4. I don't close drawers, doors, or cabinets. Or refrigerators. I know this is a really weird one, but once I get the desired item out of the drawer or pantry, I just walk away leaving everything open. I think my dad used to walk around behind me shutting everything that I left open. I've always known I've had this problem as evidenced by my drawers in my bedroom. They are ALL always open. I only realize how bad this problem is around the kitchen now that I am staying at home. Sometimes I look in the kitchen and wonder who the idiot is that left every cabinet open. Someone could poke an EYE out. Oh, um I guess, that would be me.
5. I've moved about fifteen different times since 1993.
- Home to my college dorm room about 5 times between semesters
- 28th street--My college home that Dina's parents owned, it was four bedrooms, and I lived there with Dina, Amy, and a various fourth roommate (Mandy, Shelley, Celeste) for 2-3 years. It was so much fun. This experience is the one that everyone says, "these are the best times of your life. Enjoy them to the fullest" that you never believe when someone tells you or when you're actually living it. Well, it was. I would recommend living with a roommate in college to anyone, but I would never ever ever do it again. Drama-o-rama. It really was so much fun. We had fun when we didn't even know we were having fun. The best times were usually in the middle of the night after we came home from a party, or on a regular Saturday morning when someone did aerobics in the living room in a very mismatched outfit that included black socks. Oh, the stories I could tell, but I won't to protect the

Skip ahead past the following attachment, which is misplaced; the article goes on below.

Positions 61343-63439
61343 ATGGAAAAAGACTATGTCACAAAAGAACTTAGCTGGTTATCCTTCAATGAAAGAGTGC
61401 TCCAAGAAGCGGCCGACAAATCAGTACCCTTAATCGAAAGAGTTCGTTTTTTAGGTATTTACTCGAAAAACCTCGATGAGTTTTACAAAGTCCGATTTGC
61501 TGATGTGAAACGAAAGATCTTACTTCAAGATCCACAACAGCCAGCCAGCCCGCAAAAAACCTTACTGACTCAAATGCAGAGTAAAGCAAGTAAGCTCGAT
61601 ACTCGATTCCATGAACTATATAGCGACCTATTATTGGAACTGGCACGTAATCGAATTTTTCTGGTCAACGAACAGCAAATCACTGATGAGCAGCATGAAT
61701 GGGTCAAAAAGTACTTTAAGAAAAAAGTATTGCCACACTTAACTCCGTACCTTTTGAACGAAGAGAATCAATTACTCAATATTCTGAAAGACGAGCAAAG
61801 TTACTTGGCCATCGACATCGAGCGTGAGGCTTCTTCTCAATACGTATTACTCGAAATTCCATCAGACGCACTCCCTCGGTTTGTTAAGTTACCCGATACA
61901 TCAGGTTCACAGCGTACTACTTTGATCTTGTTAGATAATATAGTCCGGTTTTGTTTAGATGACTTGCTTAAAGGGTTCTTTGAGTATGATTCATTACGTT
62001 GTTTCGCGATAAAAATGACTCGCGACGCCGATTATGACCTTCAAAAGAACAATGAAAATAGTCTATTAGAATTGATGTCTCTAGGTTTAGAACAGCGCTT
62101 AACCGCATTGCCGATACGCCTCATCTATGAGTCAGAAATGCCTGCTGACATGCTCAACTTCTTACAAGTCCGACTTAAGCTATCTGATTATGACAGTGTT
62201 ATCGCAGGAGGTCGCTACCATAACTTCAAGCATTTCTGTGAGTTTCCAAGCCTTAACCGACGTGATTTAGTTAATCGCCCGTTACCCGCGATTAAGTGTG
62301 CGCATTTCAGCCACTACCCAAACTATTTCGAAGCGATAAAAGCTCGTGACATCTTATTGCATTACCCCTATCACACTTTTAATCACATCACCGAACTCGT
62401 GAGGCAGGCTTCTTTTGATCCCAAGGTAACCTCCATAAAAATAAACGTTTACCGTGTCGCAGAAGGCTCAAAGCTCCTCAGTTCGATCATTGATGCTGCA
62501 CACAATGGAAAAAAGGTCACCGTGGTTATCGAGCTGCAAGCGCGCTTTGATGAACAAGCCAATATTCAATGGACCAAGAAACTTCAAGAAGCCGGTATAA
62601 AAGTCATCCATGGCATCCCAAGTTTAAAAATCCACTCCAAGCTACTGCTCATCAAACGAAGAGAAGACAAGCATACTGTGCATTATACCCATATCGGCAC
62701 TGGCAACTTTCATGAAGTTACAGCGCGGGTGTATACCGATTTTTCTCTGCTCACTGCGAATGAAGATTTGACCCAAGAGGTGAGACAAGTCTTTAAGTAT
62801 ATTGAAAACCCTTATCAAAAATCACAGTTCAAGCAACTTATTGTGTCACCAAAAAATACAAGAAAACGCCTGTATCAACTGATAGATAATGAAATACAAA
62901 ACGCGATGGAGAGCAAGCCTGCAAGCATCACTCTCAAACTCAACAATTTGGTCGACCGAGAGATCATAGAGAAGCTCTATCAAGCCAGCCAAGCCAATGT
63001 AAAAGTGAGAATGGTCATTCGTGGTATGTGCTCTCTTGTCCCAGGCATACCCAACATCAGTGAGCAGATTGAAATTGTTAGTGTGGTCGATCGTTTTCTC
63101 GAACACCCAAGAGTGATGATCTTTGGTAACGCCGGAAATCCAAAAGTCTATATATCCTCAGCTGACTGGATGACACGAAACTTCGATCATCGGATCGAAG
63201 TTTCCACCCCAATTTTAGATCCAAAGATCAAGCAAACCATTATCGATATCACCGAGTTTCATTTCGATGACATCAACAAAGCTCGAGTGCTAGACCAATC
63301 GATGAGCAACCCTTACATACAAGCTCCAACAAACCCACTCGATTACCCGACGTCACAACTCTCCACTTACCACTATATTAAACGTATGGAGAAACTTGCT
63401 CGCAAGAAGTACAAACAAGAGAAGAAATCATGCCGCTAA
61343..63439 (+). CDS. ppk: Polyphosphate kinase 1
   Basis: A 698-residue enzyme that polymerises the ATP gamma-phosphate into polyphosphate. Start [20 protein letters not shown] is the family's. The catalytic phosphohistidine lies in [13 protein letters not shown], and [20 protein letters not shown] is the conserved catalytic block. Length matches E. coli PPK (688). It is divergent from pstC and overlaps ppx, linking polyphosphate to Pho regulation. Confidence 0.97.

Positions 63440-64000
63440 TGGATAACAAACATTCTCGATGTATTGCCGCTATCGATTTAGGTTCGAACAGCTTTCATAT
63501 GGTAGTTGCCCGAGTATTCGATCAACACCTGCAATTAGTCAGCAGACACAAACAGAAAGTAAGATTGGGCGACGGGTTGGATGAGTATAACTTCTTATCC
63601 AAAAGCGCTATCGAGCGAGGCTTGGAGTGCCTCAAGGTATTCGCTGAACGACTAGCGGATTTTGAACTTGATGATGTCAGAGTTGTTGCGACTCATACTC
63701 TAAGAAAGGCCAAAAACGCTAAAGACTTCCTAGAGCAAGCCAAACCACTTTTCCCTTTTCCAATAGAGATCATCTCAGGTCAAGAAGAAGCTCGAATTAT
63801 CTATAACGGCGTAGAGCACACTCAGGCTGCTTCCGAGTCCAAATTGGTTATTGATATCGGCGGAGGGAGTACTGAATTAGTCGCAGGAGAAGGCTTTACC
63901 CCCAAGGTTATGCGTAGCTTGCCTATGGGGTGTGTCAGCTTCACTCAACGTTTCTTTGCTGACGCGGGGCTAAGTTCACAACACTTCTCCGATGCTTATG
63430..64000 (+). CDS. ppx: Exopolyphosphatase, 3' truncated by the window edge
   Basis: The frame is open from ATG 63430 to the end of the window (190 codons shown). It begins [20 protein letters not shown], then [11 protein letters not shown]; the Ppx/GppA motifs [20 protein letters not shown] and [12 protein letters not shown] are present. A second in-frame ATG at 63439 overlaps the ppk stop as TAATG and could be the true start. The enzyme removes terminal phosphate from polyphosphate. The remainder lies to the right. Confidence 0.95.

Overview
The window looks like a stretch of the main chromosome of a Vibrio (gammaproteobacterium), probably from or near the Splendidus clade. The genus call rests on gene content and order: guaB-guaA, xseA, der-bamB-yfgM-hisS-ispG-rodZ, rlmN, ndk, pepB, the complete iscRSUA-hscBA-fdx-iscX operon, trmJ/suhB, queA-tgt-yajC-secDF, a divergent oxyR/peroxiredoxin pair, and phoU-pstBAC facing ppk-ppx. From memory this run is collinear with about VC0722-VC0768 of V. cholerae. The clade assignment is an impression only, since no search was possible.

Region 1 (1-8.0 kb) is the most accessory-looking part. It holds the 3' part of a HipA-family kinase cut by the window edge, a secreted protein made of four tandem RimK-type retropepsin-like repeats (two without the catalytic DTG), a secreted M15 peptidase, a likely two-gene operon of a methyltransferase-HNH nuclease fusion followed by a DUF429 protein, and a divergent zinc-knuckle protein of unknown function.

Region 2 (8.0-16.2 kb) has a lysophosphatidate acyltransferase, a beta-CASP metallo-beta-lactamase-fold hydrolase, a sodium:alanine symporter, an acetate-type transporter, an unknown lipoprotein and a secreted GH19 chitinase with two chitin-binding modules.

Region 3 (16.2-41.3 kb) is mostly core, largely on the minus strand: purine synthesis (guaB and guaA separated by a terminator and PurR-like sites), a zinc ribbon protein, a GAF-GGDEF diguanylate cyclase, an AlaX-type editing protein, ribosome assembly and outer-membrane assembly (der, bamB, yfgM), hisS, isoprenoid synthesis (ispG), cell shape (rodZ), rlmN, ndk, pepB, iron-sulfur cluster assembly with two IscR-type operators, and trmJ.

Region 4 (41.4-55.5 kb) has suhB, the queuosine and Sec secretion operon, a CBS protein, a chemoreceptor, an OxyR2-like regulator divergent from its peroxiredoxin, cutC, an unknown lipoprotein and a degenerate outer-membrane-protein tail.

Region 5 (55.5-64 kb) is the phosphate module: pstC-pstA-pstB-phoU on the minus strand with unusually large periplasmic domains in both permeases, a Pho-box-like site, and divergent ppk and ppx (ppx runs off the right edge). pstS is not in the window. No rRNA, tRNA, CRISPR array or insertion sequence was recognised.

not-soinnocent, their children and their future children. YOU KNOW WHO YOU ARE.
- The Ghetto duplex--I lived here in graduate school. It was the only time in my life that I lived alone. It was a one bedroom duplex in the Lubbock Ghetto (if there is such a thing). I paid $200 a month in rent and rode my bike to class if there wasn't a dust storm or 80 mph winds. That means that I didn't ride my bike very often. There were burglar bars on the windows, a swamp air conditioner, and the stench of my neighbors cigarette smoke penetrated through the walls.
- 35th street--I moved into this two bedroom duplex with Zak (before we were married, ohmigod!). Our neighbors were married, in their early twenties, and seemed like the perfect couple, until we heard her screaming at him almost nightly through the walls. Yikes! We lived here together for just 6 months and Zak got transferred to Fort Worth...where he moved in with my dad! I stayed in this house alone until I finished school later that summer.